Belgium [Legally] Euthanizes First Minor Child under Law

Two years ago [2014], Belgium’s King Philippe signed into law a bill that allowed children to be euthanized. It was a controversial move, one that drew international condemnation, including from the American Academy of Pediatrics. After the bill became law, any child could legally be euthanized, if they asked to be and had parental consent. Children did not need to be terminally ill; they only needed to be “in great pain” and for there to be no available treatment. Defenders of the bill point to the requirement of approval from both doctors and psychiatrists as proof that the law is fair and safe — yet the entire reason the bill was passed to begin with was because children were already being euthanized in Belgium. Instead of prosecuting the doctors who were illegally euthanizing children, Belgium just made it legal. And Belgium has just [legally] euthanized their first child. The identity of the child has been kept private, but the child was reportedly a 17-year-old suffering from an incurable illness. The nature of the illness has also not been disclosed. A member of Belgium’s federal euthanasia commission confirmed that the child has been killed. Wim Distelmans, a notorious Belgian doctor who euthanized a transgender man and blind twins and arranged an “inspiring” tour of Auschwitz, chairs Belgium’s Federal Control and Evaluation Committee on Euthanasia, and applauds the allowance of euthanasia for children. He admitted that few children had requested euthanasia, but “that does not mean we should deny them the right to a dignified death.” Belgian Senator Jean-Jacques De Gucht also spoke in favor of the child’s euthanasia. “I think...

Assisted Suicide for Psychiatric Patients: Canada and Its Carter v. Canada Law

In February 2015, the Canadian Supreme Court ruled unanimously in the Carter v. Canada case to legalize physician-assisted suicide for competent, consenting adults whose suffering is due to a “grievous and irremediable” medical condition and gave Parliament a year to develop a regulatory regime along these “parameters.” The Parliamentary Special Joint Committee on Physician-Assisted “Dying” suggested that the “grievous and irremediable” criterion includes nonterminal medical conditions, including psychiatric disorders. The federal government’s Bill C-14, on the other hand, defined “grievous and irremediable” as an “advanced state of irreversible decline in capabilities” in a person for whom “natural death has become reasonably foreseeable.” The Senate ultimately passed the bill but the controversy about assisted suicide for psychiatric patients is still raging. In a June 21, 2016 commentary in the Canadian Medical Association Journal “Should assisted dying for psychiatric disorders be legalized in Canada?”, authors Scott Y.H. Kim MD PhD and Trudo Lemmens LLM DCL warn against this. As they note: In Belgium and the Netherlands, medical assistance in dying has been provided to people with chronic schizophrenia, post-traumatic stress disorder, severe eating disorders, autism, personality disorders and even prolonged grief. The authors conclude that: Because of the necessarily broad criteria used to regulate assisted dying (in Canada), legalizing the practice for psychiatric conditions will likely place already vulnerable patients at risk of premature death. However, others like Belgium psychiatrist Joris Vandenberghe, MD, PhD disagree: “I think the current approach taken by the Canadian government is a bit too strict because it doesn’t fully recognize the enormous impact that psychiatric disorders can have on patients,” Dr Vandenberghe told Medscape Medical News....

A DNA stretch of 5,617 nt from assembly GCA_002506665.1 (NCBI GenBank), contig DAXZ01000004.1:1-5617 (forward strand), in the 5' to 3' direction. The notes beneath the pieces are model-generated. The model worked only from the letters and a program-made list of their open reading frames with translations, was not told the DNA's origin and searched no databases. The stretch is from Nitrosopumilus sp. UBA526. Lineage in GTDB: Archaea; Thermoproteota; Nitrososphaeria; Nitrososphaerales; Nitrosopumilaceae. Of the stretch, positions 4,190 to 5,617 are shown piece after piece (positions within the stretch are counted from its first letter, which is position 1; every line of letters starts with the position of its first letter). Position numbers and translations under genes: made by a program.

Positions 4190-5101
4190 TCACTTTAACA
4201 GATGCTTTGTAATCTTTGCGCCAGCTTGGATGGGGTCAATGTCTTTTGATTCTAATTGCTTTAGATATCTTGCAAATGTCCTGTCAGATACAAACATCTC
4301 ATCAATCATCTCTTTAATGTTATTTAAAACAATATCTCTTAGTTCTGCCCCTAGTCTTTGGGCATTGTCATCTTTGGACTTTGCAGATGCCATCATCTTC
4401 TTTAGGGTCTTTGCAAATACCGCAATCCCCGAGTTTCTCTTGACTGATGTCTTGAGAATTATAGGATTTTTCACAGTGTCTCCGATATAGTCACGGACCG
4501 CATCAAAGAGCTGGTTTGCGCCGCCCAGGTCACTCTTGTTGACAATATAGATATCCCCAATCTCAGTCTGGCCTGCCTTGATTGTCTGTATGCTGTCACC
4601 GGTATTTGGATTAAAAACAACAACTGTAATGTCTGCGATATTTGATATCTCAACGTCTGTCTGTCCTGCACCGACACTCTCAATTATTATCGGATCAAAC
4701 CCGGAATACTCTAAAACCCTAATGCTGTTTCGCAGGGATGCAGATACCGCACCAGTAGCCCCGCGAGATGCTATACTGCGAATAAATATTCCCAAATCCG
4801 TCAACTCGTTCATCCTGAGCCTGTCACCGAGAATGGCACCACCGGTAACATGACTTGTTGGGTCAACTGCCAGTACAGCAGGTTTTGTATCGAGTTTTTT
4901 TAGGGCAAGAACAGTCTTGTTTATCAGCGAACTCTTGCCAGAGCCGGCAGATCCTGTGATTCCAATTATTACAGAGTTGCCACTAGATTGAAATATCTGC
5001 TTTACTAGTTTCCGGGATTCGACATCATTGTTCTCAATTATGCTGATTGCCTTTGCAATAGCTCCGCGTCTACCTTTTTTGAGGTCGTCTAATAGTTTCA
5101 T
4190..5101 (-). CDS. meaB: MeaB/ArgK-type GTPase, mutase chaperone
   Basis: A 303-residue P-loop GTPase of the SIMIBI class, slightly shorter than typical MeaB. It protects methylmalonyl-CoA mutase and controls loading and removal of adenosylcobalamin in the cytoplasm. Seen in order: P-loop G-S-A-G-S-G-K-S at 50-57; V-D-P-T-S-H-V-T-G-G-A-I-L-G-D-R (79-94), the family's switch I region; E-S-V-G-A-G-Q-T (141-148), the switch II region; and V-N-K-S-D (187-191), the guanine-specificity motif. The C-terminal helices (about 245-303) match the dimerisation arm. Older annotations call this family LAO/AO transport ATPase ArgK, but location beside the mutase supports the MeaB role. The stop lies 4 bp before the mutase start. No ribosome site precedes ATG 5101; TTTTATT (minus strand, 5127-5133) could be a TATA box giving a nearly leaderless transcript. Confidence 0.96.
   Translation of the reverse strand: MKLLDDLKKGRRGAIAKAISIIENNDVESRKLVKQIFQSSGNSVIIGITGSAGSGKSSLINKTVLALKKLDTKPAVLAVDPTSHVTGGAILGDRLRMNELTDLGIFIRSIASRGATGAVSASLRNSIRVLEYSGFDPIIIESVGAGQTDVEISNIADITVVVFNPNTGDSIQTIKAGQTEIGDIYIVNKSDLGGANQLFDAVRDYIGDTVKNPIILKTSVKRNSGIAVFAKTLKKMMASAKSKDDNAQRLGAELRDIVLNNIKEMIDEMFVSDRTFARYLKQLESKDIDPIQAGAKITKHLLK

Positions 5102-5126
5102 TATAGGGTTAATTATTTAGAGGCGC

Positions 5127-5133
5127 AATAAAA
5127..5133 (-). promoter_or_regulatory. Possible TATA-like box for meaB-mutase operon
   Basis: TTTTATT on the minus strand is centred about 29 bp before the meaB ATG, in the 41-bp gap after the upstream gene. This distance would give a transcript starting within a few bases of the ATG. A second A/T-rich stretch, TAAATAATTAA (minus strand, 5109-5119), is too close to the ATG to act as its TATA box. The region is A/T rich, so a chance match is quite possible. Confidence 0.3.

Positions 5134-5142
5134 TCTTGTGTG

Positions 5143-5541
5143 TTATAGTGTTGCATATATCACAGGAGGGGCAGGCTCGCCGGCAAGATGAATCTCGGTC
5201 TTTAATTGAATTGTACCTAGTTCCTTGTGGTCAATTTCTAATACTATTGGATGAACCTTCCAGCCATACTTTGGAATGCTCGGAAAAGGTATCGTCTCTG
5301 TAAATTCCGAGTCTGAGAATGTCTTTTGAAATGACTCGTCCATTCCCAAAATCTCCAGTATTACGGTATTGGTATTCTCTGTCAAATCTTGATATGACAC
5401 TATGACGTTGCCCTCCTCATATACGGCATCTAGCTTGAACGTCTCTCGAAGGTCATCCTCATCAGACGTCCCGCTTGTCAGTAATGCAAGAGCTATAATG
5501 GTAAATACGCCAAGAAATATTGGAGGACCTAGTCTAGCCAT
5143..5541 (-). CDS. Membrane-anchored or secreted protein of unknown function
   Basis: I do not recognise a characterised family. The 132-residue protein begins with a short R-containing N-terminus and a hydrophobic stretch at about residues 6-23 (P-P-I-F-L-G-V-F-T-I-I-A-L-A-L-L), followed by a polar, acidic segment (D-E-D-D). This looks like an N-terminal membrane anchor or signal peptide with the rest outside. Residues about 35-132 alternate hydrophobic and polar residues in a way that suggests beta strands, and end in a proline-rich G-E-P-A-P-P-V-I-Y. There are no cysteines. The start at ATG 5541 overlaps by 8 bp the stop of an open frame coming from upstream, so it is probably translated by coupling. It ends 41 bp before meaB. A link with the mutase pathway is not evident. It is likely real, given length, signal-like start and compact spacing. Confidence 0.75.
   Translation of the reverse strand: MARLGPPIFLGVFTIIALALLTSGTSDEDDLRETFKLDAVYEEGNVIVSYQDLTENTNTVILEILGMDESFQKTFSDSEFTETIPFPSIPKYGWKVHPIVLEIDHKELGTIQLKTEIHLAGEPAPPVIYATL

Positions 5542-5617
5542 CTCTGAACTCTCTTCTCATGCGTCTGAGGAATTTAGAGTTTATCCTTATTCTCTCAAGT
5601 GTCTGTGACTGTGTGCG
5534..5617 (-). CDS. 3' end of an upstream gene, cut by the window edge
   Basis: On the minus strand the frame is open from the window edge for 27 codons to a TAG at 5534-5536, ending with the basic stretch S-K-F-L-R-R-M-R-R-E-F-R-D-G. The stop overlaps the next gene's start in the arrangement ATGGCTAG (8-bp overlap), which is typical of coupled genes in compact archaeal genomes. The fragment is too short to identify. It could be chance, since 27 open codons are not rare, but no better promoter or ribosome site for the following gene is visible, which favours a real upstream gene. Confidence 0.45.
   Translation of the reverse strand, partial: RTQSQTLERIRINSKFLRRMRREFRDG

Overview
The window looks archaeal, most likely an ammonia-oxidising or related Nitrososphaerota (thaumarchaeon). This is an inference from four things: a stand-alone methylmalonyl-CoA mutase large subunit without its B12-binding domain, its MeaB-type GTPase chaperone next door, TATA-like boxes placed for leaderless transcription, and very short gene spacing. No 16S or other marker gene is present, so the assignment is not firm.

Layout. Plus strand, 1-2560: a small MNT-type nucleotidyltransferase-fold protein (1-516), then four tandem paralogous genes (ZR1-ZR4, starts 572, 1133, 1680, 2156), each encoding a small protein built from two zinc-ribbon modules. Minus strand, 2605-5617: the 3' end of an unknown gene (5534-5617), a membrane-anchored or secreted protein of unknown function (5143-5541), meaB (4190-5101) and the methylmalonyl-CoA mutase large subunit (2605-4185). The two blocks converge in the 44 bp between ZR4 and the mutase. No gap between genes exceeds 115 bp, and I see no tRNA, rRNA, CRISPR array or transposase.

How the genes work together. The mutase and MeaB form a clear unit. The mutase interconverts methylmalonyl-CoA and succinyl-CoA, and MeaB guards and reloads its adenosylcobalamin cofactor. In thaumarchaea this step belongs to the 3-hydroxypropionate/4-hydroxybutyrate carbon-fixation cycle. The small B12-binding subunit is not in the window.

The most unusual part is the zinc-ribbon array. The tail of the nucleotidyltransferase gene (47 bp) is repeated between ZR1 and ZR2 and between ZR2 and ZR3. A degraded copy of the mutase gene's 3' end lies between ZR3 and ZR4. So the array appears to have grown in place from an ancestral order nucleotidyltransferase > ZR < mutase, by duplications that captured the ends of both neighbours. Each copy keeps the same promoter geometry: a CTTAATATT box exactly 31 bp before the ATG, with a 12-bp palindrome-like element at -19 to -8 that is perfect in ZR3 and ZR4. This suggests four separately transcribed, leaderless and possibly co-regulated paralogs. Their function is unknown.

Assisted Suicide Victory in New York Appellate Division